Actually, I have no idea if the British “public schools” (ironically, what Americans would call private schools) had any policies one way or another regarding inoculation. Fortunately, since I was not using one of the existing schools such Eton or Harrow (acknowledging within the text that neither of these prestigious establishments would touch Kit Pickett with a ten-foot pole!), I could make up the rules to suit myself; such is the advantage of authorship.

“The Cow-Pock–or–the Wonderful Effects of the New Inoculation!” James Gillray, June 12, 1802

Doing a quick check on the internet to confirm my recollections of the date of the smallpox inoculation, I was reassured to find that the use of cowpox matter as a preventive against smallpox was first discovered by Edward Jenner, an English doctor, in 1796 and made available to the general public in 1798, so it suited my purposes very nicely. To my surprise, however, I learned that people then were just as wary of the inoculation as many are of the COVID vaccine today—although while the vaccine-hesitant today generally cite the haste with which it was developed and/or the lack of knowledge of any potential long-term effects, those in the late 18th and early 19th centuries were afraid it might turn them into cows! In fact, there’s a wonderful cartoon by James Gillray from 1802 that shows a man, presumably Jenner, preparing to inoculate a nervous-looking woman with a substance labeled “Vaccine Pock hot from ye Cow,” while others, having undergone the same treatment, watch with dismay as small cows erupt from their arms, legs, and noses. A man on the far right has sprouted horns on his head, and a woman on his right appears to be pregnant. (Don’t tell me Gillray didn’t mean to imply that she was about to give birth to a calf, for I won’t believe you!)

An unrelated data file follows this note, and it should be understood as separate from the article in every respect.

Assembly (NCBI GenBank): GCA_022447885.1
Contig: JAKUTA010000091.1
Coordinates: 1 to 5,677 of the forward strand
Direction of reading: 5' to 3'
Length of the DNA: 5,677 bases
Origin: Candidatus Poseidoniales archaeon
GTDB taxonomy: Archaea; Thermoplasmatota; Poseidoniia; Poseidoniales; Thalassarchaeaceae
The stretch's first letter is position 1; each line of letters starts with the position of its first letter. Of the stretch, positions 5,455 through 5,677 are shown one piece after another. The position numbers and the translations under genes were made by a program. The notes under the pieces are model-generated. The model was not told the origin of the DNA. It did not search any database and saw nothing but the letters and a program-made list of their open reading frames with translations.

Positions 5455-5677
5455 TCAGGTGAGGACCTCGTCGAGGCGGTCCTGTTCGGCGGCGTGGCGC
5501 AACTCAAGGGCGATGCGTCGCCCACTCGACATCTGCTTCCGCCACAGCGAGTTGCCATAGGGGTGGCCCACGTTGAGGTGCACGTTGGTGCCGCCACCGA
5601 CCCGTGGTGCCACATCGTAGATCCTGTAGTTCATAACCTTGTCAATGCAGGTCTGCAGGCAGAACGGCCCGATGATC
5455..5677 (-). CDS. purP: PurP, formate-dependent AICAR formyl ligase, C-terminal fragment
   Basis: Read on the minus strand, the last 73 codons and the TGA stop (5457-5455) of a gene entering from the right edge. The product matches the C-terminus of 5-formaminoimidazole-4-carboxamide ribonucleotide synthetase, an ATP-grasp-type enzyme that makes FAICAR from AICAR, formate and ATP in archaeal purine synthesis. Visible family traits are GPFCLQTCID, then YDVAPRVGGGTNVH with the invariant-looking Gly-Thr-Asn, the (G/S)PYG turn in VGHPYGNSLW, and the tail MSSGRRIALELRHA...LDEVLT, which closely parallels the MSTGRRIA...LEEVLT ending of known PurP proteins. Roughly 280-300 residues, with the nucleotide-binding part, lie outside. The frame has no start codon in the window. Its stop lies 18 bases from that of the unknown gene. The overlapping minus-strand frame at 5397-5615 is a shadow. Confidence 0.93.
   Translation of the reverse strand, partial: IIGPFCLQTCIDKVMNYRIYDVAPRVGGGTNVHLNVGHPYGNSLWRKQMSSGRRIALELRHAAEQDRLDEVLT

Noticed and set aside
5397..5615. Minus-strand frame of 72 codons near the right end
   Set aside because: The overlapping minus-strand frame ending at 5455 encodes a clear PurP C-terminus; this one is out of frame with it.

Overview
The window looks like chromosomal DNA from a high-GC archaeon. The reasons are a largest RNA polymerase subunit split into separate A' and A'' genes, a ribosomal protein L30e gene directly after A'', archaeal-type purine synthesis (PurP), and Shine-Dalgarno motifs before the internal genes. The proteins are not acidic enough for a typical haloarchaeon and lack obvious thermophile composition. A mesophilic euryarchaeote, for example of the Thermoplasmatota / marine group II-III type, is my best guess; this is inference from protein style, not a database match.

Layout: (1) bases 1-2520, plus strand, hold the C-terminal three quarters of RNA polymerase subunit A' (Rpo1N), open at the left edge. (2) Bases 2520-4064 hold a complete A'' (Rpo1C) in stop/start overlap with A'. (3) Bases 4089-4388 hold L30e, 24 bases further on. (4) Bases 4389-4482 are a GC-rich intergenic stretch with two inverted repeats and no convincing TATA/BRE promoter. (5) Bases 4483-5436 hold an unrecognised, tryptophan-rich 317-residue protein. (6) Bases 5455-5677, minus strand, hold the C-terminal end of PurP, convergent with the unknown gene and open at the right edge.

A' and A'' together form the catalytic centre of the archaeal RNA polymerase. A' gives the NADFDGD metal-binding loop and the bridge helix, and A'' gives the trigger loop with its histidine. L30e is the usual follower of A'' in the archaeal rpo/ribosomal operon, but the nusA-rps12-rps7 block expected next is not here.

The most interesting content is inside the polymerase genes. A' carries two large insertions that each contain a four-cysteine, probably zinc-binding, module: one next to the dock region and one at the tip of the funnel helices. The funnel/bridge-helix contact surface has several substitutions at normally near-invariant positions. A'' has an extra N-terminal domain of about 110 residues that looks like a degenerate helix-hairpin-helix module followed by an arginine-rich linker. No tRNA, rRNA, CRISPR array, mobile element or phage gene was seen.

The introduction of the smallpox inoculation into my book was a deliberate choice, albeit one that probably would not have occurred to me had the COVID vaccine not been so much in the news lately. But I hadn’t realized how closely John Pickett’s confinement reflected my own sense of isolation as the lockdown dragged on past the early talk of staying home for a few weeks in order to “flatten the curve” to a vague sense of going back to normal “someday” after a vaccine was developed.

In the book’s second act, Pickett becomes increasingly convinced that both his wife and the woman he has come to rescue are being deliberately kept from him. It’s no coincidence that I was writing those chapters just as the autumn spike in COVID cases put paid to my own hopes of being able to fly home to celebrate Christmas with my family; “Authority,” in the form of the CDC, WHO, and the ubiquitous Dr. Fauci, was conspiring to keep us apart, just as Mrs. Danvers, the sinister proprietress of the Larches, was doing to poor John Pickett.

I still don’t know the true meaning of that aspidistra wilting in the corner of Nigel’s living room, but I can testify that Death Can Be Habit-Forming reflects, and was influenced by, current events in a way none of my earlier works have been.

I only hope that we, like Pickett, will soon be set free.

[For more on writing in the midst of a pandemic, check out Bookstr’s roundtable discussion on this timely subject featuring five authors, of whom I am one: “Pandemic Writing: 5 Authors Reveal Covid’s Influence”]